Monday, March 31, 2014

Colloquium (4/2): "Maimonides on Perfecting Perfection"


Roslyn Weiss, Clara H. Stewardson Professor of Philosophy at Lehigh University

Wednesday, April 2, 4:30 pm
Willard Smith Library (Vaughan Lit Bldg) 


Maimonides (or as he is sometimes known in the Jewish tradition, RaMBaM) is one of the towering figures of medieval philosophy, and indeed of the whole history of philosophy. The Guide of the Perplexed, a book designed to reconcile the apparently conflicting truths of faith and reason, is his magnum opus. This talk will examine some practical questions raised by Maimonides' book about the best possible human life. 

In the Guide, Maimonides argues that the perfection of the intellect is the highest perfection of which human beings are capable, and he admires Mosesalong with the three patriarchs of the Hebrew nation, Abraham, Isaac, and Jacobfor being so intellectually absorbed in the Deity as to engage in life’s activities “with their limbs only.” At the same time, Maimonides describes these four human exemplars as devoting their lives to creating a God-loving and God-fearing community on earth. This talk examines the life of acting “with one’s limbs only” as the perfection reached once perfection has been perfected by service. I consider as well other methods of “training” whose purpose, in Maimonides’ scheme, is to perfect those who have already attained perfection.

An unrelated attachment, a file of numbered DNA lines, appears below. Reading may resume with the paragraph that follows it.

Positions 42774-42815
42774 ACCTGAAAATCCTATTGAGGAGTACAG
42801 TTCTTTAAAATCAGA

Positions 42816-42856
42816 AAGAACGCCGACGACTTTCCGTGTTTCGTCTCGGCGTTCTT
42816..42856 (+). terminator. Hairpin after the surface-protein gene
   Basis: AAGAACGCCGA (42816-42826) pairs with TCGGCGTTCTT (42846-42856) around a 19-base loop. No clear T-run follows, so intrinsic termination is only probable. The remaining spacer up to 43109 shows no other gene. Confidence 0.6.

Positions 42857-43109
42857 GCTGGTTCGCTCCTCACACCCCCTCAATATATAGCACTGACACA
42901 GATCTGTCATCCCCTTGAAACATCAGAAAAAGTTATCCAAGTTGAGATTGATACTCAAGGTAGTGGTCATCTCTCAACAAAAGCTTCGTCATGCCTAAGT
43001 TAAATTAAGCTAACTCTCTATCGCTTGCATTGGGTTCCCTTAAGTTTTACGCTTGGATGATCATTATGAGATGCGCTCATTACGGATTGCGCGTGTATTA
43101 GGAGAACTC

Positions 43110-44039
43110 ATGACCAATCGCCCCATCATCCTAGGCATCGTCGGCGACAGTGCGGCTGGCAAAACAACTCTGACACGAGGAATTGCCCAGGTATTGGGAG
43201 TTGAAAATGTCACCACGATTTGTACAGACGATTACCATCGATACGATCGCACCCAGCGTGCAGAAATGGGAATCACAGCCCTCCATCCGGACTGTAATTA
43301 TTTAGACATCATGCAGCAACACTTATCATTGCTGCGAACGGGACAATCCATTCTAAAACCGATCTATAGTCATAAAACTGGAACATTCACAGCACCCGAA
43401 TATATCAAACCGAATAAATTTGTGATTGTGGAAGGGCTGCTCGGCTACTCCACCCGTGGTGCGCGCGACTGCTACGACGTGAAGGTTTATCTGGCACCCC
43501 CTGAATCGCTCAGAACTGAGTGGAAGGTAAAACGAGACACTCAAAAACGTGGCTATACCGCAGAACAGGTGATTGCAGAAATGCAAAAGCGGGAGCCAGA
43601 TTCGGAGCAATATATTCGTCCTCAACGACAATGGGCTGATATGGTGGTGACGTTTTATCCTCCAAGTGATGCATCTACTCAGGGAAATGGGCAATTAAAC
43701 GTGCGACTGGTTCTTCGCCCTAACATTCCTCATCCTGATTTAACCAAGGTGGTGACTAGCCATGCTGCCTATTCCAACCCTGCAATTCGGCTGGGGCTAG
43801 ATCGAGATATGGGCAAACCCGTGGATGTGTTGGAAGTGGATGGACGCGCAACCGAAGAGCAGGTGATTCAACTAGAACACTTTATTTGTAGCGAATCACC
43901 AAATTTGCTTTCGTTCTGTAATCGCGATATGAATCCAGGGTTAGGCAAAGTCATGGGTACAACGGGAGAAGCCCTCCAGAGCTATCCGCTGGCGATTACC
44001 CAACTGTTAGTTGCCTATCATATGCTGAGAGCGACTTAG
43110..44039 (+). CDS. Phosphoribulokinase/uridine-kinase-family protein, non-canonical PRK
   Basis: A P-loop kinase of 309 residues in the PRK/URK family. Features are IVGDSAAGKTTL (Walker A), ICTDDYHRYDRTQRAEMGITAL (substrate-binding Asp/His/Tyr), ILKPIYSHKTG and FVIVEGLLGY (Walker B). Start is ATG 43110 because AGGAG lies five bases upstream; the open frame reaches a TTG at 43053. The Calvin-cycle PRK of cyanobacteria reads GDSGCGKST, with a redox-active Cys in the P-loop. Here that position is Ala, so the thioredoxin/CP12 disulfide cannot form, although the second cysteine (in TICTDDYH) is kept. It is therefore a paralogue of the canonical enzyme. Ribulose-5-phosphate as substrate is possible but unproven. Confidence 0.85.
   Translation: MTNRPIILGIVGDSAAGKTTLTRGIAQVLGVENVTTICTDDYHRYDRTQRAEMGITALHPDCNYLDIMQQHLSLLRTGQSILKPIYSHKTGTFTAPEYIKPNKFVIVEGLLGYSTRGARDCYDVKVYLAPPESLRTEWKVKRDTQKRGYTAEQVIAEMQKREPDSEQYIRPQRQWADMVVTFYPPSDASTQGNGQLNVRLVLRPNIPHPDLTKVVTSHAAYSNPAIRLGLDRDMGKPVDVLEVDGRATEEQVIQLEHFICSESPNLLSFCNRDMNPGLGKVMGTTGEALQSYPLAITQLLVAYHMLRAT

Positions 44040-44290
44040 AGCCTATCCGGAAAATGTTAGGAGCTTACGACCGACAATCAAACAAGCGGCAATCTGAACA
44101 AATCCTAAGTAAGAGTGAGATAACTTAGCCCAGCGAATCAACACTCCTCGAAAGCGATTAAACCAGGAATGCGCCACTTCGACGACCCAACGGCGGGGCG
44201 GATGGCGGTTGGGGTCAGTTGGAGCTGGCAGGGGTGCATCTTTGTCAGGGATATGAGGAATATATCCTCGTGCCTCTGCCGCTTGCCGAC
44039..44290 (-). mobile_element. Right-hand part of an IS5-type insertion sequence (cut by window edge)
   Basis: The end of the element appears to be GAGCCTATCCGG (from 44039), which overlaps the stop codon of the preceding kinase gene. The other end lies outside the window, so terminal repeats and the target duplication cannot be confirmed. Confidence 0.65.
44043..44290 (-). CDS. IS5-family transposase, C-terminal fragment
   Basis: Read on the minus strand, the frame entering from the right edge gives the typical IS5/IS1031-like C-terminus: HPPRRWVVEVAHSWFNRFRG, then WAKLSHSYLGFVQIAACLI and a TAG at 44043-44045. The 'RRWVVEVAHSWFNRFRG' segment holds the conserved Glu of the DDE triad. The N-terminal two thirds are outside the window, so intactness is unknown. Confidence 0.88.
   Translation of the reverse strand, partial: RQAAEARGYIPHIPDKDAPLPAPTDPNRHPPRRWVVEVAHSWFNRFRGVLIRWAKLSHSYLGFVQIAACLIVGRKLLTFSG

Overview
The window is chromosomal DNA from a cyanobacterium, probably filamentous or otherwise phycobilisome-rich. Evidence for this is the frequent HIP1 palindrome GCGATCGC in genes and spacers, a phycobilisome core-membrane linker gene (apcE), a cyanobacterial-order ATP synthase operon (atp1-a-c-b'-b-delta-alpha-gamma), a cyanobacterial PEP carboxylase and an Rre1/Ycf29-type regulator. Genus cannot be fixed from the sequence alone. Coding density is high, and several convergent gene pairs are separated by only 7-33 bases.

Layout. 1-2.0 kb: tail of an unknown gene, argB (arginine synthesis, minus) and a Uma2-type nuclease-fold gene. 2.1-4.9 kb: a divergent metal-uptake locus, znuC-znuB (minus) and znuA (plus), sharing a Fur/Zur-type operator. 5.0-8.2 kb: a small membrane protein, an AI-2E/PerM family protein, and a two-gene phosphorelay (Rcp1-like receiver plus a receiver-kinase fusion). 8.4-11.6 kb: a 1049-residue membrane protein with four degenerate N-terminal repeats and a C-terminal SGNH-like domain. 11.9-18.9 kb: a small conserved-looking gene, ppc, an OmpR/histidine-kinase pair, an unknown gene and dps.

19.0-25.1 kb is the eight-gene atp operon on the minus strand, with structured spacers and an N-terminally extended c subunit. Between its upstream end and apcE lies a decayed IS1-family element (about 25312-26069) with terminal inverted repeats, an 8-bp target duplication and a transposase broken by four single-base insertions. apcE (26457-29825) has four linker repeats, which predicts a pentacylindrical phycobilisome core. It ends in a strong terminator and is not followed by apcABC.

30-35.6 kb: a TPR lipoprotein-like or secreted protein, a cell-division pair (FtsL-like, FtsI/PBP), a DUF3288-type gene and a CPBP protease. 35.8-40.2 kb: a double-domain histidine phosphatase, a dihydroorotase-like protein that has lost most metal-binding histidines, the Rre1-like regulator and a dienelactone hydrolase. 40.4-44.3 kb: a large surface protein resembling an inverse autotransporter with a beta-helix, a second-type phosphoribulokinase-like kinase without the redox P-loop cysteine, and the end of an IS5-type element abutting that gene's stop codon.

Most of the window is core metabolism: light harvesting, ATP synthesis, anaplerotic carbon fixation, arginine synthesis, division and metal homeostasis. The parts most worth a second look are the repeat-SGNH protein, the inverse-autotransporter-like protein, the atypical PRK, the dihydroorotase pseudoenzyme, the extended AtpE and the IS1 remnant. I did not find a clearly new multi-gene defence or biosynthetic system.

Roslyn Weiss is the Clara H. Stewardson Professor of Philosophy at Lehigh University. She earned her Ph.D. in Philosophy at Columbia University in 1982, and a Master’s in Jewish Studies at Baltimore Hebrew University in 1992. She has published four books on Plato: Socrates Dissatisfied: An Analysis of Plato’s ‘Crito’ (Oxford, 1998); Virtue in the Cave: Moral Inquiry in Plato’s ‘Meno’ (Oxford, 2001); The Socratic Paradox and Its Enemies (Chicago, 2006); and Philosophers in the ‘Republic’: Plato’s Two Paradigms (Cornell, 2012), as well as many articles on Plato and Aristotle. She has also published articles in the field of Jewish philosophy, particularly on Maimonides.